Whilst marriage is robust and enduring, what is meant by marriage has developed and changed significantly. For example, the widespread availability of contraception from the mid- twentieth century onwards took several decades to gain acceptance for married couples by the Lambeth Conference in 1958. The newer forms of the Church of England’s marriage service have since recognised that the couple may have children. Over the last fifty years the Church of England has come to accept that marriages intended to be lifelong can break down and that on occasion marriage after divorce can be celebrated in the context of Church. It is also the case that most couples now live together before they marry. This happens without censure from the Church which continues to conduct these marriages joyfully even though the Church’s teaching is that sexual relationships are properly confined to marriage.
The desire for the public acknowledgement and support of stable, faithful, adult, loving same sex sexual relationships is not addressed by the six Biblical passages about homosexuality which are concerned with sexual immorality, promiscuity, idolatry, exploitation and abuse. The theological debate is properly located in the Biblical accounts of marriage, which is why so many Christians see marriage as essentially heterosexual. However, Christian morality comes from the mix of Bible, Christian tradition and our reasoned experience. Sometimes Christians have had to rethink the priorities of the Gospel in the light of experience. For example, before Wilberforce, Christians saw slavery as Biblical and part of the God-given ordering of creation. Similarly in South Africa the Dutch Reformed Church supported Apartheid because it was Biblical and part of the God-given order of creation. No one now supports either slavery or Apartheid. The Biblical texts have not changed; our interpretation has.
The pace of change with regard to same sex relations has been considerable. The Wolfenden report (1957) and Sexual Offences Act (1967) decriminalised homosexual acts in private between men aged over 21 years in England and Wales. This received cautious support from the Church of England at the time. The changes they introduced are now unchallenged and wholly welcomed.
At the co-educational North London Grammar School I attended from 1965-72, there were 2 effeminate gay lads in my year who were no threat to the rest of us but who were regularly beaten up just for being different. At times school for them must have been a brutal experience. What they went through was unkind and unjust but I don’t remember a teacher intervening on their behalf. I am thankful things have changed and we now have a greater sense of equality and fairness. In the current debates it is striking that within the Anglican Communion one of the strongest supporters of same sex marriage is Archbishop Desmond Tutu. From his experience of the racism of Apartheid he sees same sex marriage as primarily a matter of justice.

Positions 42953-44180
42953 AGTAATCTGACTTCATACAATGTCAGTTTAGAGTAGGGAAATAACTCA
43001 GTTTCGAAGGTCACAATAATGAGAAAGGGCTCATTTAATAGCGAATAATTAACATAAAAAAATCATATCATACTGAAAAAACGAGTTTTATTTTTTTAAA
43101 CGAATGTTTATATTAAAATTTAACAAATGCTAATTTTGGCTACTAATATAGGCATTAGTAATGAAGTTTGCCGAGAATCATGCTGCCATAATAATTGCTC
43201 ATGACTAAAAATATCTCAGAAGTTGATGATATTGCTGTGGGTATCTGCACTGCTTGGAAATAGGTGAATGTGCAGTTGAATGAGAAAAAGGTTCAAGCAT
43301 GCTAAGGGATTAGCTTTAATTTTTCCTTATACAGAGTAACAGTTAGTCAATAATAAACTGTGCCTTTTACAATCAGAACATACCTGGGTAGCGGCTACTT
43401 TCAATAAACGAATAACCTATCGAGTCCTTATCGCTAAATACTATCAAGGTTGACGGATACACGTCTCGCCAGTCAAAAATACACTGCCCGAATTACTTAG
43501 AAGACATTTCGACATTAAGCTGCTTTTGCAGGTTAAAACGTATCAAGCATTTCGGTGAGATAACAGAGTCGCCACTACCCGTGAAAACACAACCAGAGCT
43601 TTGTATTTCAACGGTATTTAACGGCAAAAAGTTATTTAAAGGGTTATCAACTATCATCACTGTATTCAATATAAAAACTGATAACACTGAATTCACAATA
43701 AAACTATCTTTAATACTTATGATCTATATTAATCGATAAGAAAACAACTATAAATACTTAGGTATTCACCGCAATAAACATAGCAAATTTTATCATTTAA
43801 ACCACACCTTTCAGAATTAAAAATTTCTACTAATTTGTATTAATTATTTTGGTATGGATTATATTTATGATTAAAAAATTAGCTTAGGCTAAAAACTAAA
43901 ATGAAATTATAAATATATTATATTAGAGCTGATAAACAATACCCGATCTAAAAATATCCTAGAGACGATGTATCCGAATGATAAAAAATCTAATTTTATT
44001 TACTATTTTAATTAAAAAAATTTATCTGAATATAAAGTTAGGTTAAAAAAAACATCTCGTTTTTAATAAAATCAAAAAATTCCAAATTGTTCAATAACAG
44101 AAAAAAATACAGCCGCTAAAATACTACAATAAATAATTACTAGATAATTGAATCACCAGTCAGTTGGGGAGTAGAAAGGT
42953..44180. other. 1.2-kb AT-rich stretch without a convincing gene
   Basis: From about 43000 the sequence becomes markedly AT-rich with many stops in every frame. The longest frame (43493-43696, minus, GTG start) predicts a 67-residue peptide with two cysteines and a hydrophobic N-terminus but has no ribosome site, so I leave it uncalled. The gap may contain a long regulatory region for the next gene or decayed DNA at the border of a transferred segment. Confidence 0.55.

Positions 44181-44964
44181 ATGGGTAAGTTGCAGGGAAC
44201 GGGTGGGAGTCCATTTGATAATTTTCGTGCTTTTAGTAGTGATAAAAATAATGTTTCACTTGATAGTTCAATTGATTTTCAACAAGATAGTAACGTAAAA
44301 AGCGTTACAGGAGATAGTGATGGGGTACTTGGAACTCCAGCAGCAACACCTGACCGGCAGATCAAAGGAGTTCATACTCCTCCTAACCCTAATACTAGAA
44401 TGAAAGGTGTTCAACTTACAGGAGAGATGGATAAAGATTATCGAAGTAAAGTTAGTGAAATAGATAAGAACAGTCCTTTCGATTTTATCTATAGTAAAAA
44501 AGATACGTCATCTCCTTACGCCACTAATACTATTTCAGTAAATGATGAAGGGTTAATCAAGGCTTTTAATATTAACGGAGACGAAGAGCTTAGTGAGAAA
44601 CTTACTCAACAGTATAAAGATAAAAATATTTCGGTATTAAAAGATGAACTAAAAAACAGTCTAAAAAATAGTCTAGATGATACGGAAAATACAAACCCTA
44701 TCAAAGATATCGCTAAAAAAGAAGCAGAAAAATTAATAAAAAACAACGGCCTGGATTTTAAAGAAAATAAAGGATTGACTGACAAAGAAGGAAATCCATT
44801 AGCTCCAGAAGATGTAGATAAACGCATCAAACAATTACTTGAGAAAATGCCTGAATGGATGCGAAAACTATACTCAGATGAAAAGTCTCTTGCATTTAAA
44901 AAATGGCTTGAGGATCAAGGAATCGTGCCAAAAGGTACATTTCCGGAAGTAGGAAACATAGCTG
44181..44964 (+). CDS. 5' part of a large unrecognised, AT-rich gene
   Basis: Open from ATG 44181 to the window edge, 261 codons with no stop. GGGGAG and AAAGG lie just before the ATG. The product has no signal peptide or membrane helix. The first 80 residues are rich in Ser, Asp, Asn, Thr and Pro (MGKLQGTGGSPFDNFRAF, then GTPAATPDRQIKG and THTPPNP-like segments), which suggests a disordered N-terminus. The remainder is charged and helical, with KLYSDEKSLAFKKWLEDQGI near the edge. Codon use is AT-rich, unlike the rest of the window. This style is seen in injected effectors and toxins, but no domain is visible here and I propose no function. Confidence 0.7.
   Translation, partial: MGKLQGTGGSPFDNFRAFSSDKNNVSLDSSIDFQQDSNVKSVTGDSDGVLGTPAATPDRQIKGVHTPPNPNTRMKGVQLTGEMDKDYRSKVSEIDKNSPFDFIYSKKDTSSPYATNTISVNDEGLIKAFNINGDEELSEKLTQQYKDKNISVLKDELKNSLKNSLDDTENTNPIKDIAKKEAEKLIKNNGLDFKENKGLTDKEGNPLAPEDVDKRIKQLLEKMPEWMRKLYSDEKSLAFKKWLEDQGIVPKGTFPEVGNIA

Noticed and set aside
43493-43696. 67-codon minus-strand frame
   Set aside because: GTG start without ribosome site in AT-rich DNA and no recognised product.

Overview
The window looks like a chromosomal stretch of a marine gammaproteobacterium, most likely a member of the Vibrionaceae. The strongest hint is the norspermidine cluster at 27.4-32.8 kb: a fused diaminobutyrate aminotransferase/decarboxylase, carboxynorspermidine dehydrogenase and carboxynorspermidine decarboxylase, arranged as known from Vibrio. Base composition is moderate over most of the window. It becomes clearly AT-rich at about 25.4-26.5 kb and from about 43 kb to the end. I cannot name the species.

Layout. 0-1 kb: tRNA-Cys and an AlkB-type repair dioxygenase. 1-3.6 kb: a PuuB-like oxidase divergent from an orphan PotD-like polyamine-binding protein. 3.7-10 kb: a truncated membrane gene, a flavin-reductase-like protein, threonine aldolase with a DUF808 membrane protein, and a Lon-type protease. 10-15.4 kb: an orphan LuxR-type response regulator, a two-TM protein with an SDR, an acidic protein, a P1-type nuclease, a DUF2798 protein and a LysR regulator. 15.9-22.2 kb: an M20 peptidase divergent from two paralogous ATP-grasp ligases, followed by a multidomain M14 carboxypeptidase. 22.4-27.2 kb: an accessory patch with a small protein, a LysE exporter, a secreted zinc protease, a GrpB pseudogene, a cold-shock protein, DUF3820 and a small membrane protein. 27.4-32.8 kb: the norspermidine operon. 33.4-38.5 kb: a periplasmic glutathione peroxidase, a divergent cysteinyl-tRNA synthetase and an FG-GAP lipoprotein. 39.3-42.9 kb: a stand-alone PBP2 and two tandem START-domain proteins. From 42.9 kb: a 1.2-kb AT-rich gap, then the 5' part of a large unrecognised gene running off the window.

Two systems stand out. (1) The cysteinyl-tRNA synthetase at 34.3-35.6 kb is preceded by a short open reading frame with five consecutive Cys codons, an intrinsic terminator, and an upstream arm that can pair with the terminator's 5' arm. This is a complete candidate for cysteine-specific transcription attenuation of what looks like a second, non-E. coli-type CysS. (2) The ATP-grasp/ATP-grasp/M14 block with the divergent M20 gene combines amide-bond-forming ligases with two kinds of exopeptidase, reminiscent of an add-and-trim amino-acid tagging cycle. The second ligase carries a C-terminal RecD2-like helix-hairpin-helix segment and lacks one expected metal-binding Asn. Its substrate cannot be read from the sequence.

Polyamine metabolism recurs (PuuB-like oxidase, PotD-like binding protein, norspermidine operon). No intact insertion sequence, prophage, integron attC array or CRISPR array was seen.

When the proposal for civil partnerships was debated in 2004 the Church of England was largely hostile. I am grateful that in the Archbishops’ opposition to equal marriage they have expressed their support for civil partnerships and I hope this will help the Church of England towards affirming these relationships liturgically. Like the Archbishops now, I used to think that it was helpful to distinguish between same sex civil partnerships and heterosexual marriage. Many in the churches think the commonly used description of civil partnerships as ‘gay marriage’ is a category error. However, the relationships I know in civil partnerships seem to be either of the same nature as some marriages or so similar as to be indistinguishable. Indeed, the legal protection and public proclamation which civil partnership has afforded gay relationships appears to have strengthened their likeness to marriage in terms of increasing commitment to working on the relationship itself, to contributing to the wellbeing of both families of origin, and to acting as responsible and open members of society. Open recognition and public support have increased in civil partnerships those very qualities of life for which marriage itself is so highly celebrated. It is not surprising this now needs recognition in law.
The possibility of ‘gay marriage’ does not detract from heterosexual marriage unless we think that homosexuality is a choice rather than the given identity of a minority of people. Indeed the development of marriage for same sex couples is a very strong endorsement of the institution of marriage. The ‘quadruple locks’ contained in the Bill provide extraordinarily robust protection for those religious bodies, including the Church of England, unwilling or unable to conduct same sex marriage without accusation of being homophobic.
This subject provokes strong feelings but in most churches a variety of views will be found. I hope this letter helps to say briefly why there is a greater variety of views within the Church of England than can be expressed in the formal statements of the Church or House of Bishops. At its best the Church is committed to the Spirit of God leading us into all Truth in what is a complex period of social change.
The Rt Revd Nicholas Holtam
Bishop of Salisbury